No time for monkeying around – 350’s the limit World’s zoos unite over climate change
WAZA petition sent to UN Secretary General
time for monkeying around - 350's the limit
zoos unite over climate change
and London (30 November 2009). Zoos and aquariums will become the last
on Earth to see species such as polar bears and coral if climate change
negotiations fail at Copenhagen, warns the global zoo community.
200 zoos belonging to the World Association of Zoos and Aquariums (WAZA)
signed a petition calling on governments to set targets of atmospheric
below 350ppm in order to prevent the next mass extinction. 788
signatures of the senior managment of zoos and aquariums, globally, have
been handed over to UN Secretary General, Mr. Ban Ki-moon.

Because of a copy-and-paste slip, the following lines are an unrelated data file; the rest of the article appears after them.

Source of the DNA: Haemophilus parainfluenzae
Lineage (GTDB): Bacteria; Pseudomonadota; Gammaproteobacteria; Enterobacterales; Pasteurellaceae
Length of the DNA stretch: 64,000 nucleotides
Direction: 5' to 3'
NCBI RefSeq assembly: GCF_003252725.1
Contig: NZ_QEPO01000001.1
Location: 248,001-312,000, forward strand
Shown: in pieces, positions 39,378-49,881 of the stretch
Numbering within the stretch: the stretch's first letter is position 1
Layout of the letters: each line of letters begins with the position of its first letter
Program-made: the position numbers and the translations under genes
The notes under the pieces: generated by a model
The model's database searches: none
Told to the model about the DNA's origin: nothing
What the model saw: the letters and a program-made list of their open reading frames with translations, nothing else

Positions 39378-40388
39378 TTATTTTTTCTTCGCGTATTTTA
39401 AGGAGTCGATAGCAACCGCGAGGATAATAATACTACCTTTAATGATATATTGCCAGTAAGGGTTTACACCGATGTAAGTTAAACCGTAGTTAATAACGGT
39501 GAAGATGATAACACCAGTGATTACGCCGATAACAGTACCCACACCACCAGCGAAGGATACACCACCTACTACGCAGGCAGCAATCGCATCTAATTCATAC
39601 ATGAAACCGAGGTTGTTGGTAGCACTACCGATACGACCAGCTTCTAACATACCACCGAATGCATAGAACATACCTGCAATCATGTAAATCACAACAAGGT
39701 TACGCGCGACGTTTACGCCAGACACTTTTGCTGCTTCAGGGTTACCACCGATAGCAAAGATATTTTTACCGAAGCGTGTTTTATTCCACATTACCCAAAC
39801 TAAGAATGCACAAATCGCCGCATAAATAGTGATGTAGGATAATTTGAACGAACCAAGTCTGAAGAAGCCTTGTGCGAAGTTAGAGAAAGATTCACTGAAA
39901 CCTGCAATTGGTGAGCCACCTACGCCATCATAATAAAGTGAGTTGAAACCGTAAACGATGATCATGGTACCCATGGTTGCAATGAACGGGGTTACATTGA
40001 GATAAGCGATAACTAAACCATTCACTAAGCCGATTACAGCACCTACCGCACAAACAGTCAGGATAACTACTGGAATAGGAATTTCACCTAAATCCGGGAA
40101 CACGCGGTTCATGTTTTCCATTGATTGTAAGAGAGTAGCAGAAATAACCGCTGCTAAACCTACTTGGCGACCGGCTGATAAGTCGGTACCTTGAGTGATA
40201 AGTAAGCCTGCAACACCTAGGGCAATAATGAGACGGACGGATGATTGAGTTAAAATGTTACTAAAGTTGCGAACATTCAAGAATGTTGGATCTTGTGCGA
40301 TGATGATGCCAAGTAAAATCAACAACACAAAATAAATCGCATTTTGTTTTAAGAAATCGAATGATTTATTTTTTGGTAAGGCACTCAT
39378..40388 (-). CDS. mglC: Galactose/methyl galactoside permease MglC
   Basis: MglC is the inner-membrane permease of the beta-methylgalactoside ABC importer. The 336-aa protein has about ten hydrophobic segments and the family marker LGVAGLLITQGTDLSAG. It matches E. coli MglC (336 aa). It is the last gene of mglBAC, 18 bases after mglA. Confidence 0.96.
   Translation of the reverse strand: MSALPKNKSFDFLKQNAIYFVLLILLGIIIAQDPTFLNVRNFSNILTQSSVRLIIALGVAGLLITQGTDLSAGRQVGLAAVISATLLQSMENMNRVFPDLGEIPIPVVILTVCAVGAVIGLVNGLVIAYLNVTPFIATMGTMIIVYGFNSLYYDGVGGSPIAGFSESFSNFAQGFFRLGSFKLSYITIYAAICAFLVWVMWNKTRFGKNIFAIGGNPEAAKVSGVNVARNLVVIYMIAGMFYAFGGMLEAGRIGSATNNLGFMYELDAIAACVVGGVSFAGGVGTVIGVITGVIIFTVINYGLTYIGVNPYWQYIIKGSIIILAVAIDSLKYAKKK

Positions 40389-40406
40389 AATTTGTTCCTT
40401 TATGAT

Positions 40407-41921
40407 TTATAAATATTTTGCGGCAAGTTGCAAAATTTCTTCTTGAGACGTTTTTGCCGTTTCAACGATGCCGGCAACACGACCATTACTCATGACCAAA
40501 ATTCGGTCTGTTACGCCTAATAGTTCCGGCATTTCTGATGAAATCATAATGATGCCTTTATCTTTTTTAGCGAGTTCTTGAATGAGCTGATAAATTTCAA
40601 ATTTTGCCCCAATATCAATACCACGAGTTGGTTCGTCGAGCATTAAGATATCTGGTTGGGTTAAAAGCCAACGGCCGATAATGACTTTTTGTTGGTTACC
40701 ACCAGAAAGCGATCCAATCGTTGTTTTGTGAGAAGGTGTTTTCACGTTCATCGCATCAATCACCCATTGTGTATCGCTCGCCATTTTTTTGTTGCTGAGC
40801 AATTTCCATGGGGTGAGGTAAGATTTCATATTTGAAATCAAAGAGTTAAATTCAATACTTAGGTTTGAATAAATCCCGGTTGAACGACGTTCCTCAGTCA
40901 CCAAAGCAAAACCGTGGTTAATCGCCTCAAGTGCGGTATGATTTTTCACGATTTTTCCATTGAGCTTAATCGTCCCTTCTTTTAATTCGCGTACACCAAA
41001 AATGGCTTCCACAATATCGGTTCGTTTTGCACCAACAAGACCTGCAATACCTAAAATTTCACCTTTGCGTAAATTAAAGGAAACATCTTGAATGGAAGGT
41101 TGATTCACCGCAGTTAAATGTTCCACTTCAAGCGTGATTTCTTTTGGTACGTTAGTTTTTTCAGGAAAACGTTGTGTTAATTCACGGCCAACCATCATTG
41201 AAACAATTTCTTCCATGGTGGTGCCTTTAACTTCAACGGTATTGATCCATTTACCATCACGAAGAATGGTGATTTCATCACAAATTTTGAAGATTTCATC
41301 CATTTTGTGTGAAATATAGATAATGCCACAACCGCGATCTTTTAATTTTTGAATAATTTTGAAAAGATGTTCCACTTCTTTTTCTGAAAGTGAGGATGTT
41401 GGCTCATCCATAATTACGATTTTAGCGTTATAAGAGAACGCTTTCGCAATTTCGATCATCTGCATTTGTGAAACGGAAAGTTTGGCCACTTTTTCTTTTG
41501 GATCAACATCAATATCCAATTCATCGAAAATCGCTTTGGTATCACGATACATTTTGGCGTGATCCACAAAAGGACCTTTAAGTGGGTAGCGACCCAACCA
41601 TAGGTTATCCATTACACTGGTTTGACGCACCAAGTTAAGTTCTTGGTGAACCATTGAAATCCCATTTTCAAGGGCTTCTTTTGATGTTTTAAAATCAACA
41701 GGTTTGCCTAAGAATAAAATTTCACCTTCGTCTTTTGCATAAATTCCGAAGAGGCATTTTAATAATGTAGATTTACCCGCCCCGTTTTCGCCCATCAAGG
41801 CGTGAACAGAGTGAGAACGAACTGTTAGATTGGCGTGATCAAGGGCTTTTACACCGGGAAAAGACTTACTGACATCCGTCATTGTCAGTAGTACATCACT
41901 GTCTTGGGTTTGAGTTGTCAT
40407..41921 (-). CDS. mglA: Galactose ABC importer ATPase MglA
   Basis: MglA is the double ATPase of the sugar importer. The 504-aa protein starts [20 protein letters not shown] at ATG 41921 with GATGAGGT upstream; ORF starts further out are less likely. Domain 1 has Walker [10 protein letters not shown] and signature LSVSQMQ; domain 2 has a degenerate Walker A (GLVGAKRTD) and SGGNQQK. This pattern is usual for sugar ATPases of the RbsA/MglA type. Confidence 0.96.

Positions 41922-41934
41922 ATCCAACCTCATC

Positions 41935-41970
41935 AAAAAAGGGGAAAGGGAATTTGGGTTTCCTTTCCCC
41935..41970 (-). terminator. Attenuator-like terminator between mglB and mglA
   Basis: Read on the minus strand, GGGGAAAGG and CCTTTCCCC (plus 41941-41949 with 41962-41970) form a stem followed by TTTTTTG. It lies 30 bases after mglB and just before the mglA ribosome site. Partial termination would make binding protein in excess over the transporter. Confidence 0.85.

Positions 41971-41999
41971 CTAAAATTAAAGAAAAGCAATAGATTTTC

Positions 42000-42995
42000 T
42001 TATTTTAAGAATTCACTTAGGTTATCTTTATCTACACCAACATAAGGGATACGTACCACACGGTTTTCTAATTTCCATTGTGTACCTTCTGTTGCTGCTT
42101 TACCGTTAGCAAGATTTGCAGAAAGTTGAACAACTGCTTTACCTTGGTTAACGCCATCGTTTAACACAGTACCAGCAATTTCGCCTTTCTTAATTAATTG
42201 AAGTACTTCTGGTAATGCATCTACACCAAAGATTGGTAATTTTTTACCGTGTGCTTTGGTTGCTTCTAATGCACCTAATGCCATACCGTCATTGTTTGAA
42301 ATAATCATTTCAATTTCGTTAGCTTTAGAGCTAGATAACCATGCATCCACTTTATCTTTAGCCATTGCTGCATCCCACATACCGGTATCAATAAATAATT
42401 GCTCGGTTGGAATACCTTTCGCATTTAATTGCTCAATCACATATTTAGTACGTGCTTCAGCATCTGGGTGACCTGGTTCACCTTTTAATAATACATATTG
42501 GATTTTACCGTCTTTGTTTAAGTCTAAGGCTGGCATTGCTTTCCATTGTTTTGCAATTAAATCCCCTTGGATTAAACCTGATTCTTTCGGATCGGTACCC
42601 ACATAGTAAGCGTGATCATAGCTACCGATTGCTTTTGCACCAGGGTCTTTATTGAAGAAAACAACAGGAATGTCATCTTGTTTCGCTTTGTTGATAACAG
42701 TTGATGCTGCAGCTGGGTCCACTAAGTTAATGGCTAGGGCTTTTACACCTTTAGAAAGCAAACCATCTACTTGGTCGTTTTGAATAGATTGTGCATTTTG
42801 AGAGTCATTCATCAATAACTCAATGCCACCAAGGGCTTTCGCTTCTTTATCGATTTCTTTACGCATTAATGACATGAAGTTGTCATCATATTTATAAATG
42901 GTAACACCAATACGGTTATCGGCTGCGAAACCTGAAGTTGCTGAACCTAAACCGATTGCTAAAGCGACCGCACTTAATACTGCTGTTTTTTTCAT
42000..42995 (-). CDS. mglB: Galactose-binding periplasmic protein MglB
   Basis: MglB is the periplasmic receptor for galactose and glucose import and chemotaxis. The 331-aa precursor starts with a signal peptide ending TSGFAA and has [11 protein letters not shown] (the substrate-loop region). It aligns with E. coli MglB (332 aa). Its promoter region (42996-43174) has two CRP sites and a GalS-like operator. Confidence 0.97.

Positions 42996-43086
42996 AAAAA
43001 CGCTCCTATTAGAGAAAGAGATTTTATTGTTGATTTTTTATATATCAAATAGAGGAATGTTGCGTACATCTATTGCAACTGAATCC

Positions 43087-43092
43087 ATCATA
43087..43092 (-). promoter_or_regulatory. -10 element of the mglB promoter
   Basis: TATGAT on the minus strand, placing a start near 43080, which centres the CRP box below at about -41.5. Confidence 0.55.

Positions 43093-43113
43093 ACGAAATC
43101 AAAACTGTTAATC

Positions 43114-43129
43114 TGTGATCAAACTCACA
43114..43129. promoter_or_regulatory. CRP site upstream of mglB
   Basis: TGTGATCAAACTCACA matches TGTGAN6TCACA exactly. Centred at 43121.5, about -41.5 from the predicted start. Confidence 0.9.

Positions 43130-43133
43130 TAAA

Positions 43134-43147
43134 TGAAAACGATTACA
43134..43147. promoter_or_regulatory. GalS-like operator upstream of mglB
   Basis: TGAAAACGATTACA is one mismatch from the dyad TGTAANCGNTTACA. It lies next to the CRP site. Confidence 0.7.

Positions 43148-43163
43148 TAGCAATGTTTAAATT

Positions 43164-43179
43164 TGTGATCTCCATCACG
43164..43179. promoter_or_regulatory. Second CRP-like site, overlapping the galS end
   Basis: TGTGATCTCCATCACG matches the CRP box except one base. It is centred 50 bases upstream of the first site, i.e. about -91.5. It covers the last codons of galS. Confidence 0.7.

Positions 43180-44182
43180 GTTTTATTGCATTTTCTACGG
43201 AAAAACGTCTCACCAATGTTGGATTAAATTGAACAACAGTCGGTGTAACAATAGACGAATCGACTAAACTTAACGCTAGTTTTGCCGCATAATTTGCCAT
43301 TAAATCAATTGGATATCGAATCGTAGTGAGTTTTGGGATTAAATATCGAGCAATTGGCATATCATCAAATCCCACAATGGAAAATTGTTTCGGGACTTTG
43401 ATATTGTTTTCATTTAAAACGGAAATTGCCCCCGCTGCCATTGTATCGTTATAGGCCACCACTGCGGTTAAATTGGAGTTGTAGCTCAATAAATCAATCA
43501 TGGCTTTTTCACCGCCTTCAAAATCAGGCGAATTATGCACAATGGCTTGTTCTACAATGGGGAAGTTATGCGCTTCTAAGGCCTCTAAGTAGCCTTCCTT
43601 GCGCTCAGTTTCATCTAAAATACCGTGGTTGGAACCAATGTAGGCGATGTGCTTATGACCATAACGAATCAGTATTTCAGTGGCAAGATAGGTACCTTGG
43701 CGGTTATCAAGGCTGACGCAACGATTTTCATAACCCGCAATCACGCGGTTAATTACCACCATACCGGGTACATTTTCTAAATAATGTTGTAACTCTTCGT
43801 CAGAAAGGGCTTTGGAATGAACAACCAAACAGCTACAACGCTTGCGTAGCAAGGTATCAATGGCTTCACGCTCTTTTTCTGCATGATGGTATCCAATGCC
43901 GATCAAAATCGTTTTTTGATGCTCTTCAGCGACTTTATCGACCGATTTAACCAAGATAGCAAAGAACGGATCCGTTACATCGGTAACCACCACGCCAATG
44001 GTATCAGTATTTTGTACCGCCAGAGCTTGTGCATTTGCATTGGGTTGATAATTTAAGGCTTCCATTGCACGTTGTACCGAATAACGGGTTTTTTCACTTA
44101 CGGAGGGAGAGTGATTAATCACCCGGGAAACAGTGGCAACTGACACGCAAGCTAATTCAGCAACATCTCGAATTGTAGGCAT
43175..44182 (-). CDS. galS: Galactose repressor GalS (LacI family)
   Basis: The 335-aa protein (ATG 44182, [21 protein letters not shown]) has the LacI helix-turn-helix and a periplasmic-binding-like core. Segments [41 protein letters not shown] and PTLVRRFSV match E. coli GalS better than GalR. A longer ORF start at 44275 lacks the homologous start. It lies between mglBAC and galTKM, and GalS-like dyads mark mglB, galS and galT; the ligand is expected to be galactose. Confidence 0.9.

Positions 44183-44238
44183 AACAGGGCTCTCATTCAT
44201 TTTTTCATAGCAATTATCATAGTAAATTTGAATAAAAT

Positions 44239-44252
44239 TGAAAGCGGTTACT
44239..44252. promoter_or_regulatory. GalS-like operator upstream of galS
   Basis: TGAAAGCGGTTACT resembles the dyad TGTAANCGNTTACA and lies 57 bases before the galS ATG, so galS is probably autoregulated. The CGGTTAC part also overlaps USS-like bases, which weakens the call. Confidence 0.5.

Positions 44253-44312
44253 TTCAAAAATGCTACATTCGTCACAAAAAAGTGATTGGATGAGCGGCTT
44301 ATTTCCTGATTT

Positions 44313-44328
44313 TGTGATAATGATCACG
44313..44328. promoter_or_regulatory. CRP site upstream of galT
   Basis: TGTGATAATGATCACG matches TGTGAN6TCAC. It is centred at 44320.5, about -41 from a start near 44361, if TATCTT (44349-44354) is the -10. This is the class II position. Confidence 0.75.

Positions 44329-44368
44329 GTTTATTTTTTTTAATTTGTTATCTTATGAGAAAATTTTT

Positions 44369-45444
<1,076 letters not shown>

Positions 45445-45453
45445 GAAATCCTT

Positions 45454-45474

scientists and conservationists, including Sir David Attenborough,
agreed at a
crisis meeting in July that coral reefs undergo irreversible damage
sea horses to golden-headed lion tamarins, zoos and aquariums play a
role in breeding endangered species for reintroduction into the wild.
the climate change threat to the natural world is so severe that we're
losing suitable habitats for these species," says Paul Pearce-Kelly,
Senior Curator at The Zoological Society of London
and Chair of the WAZA Climate Change Task Force.
"The urgent protection of ecosystems, which act as
natural carbon sinks, is vital if humanity is to avoid the fate of
climate change. Our only hope is that world leaders respond to this
take the appropriate action," says WAZA President, Dr. Mark Penning
He adds: "Climate change is not just another issue for
the zoo and aquarium community to address, it is the chess board which
determine the outcome of all our conservation efforts."
engage with over 600 million visitors a year, giving people their first
experience of some of our planets most remarkable species. If government
are unable to broker a deal, for many people zoos will be their last
chance to experience
the diversity of life on earth.
> to overview